Movie Review: ‘Aligarh’, a Fresh Take on Battle Against Homophobia
‘Aligarh’ tells the real story of a professor who was charged for being a homosexual and suspended.
It seems surreal.
We are so used to watching an unrelenting Kya Kool Hain Hum 3 one week, followed by a Mastizaade in the next, that too without anaesthetics. For tormented souls like us, to have Neerja succeeded by Aligarh is nothing short of an orgasmic pleasure!
Aligarh is an assiduously made piece of brilliance. It makes for powerful viewing, not just because of the skill of director Hansal Mehta and screenplay writer Apurva Asrani, but also the topic that it explores.
Professor Siras, the head of the Linguistics department at the Aligarh University was charged with homosexuality and suspended by a university he served devoutly for decades.
The year is 2010. The Delhi High Court’s ruling of de-criminalising homosexuality notwithstanding, citing “morality” and “ethics” the university denied him his fundamental right to privacy and dignity. “What business do neighbours have to peep into someone else’s bedroom?” is a question put up by the lawyer defending Prof Siras in court.
Can one person’s morality impinge into another person’s fundamental right? The film shines and puts in perspective the homophobic nature of the society in its determined eagerness to raise questions and expose the hypocrisy.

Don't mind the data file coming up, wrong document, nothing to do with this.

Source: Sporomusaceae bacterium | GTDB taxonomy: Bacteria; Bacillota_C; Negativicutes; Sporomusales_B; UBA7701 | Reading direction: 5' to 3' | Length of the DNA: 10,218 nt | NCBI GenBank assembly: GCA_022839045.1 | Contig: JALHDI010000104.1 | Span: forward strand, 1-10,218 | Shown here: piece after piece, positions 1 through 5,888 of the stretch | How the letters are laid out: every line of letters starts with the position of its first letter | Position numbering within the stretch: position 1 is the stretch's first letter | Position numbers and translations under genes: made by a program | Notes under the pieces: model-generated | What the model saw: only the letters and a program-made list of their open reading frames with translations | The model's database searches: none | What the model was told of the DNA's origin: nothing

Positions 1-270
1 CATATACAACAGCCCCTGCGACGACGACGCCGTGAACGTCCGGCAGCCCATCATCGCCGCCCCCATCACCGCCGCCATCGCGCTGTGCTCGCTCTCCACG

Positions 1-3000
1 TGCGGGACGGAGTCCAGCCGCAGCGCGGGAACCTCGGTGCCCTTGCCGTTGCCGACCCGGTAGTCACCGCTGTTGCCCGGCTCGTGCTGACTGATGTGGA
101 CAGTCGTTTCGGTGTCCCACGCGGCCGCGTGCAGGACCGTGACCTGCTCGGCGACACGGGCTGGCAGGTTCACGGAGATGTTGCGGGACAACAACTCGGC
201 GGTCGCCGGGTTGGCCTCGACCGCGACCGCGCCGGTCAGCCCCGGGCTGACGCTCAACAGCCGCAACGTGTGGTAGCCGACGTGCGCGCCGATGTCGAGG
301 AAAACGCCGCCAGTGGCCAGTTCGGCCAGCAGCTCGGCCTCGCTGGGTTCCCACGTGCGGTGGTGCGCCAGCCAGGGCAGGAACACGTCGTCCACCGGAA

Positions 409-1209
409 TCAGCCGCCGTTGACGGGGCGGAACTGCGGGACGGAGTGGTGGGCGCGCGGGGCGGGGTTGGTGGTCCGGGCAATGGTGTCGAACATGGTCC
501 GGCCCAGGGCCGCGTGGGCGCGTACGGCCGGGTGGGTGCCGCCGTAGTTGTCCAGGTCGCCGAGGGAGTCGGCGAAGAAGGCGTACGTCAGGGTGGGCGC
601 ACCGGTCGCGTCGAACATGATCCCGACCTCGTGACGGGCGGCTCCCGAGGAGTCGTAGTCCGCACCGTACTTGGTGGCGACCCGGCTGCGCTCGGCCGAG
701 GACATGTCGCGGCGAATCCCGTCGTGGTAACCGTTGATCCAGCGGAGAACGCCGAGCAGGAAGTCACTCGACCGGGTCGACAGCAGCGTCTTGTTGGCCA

Now, I went in to watch Aligarh to see Manoj Bajpayee in action, but he evaporates. There is no Manoj Bajpayee in this film, all you see is Prof Siras.
He is so good that he becomes his character. It is the kind of role that defines an actor. The soft spoken, shy man we observe with drooping shoulders and kind eyes.
In a particular scene, Lata Mangeshkar’s mellifluous voice fills the room, while in one corner sits Prof Siras sipping his drink fully immersed in the hypnotic tune.
His hands move gracefully to the lilting sound, his eyes shut, the weariness slowly giving way to sublime happiness as he taps his feet to the beats. It’s like the music stirred something in his soul.
Prof Siras is in trance which is broken by a sudden rude knock at the door. This isn’t the first time Prof Siras’s private tender moments lie asunder by the intruding disruption and noise.
Prof Siras spends a lot of time shutting doors. He has three locks on his door, carefully shuts every window before he goes off to sleep, we see him most comfortable in the four walls of his small room.
Symbolically and metaphorically the outside words keeps forcing itself in to his small nest. His tiny room is a safe sanctuary he doggedly wants to preserve, a space he can call his own and a territory that, more often than not, becomes a battlefield between him and the world that seeks to deny him his existence.
Sympathetic to his plight and helping him with legal aid is a young journalist, Dipu Samuels. Rajkumar Rao brings in effervescence and honesty that makes him remarkable to watch.
The performances no doubt constitute the soul of the film, but it’s to the credit of Hansal Mehta and Apurva Asrani that they translate so beautifully on screen. The flashbacks are deployed to stunning effect. Prof Siras’s story isn’t just a fight for gay rights but a triumph of conviction and spirit and for that it is a must watch.
I’ll give it 4.5/5 QUINTS.
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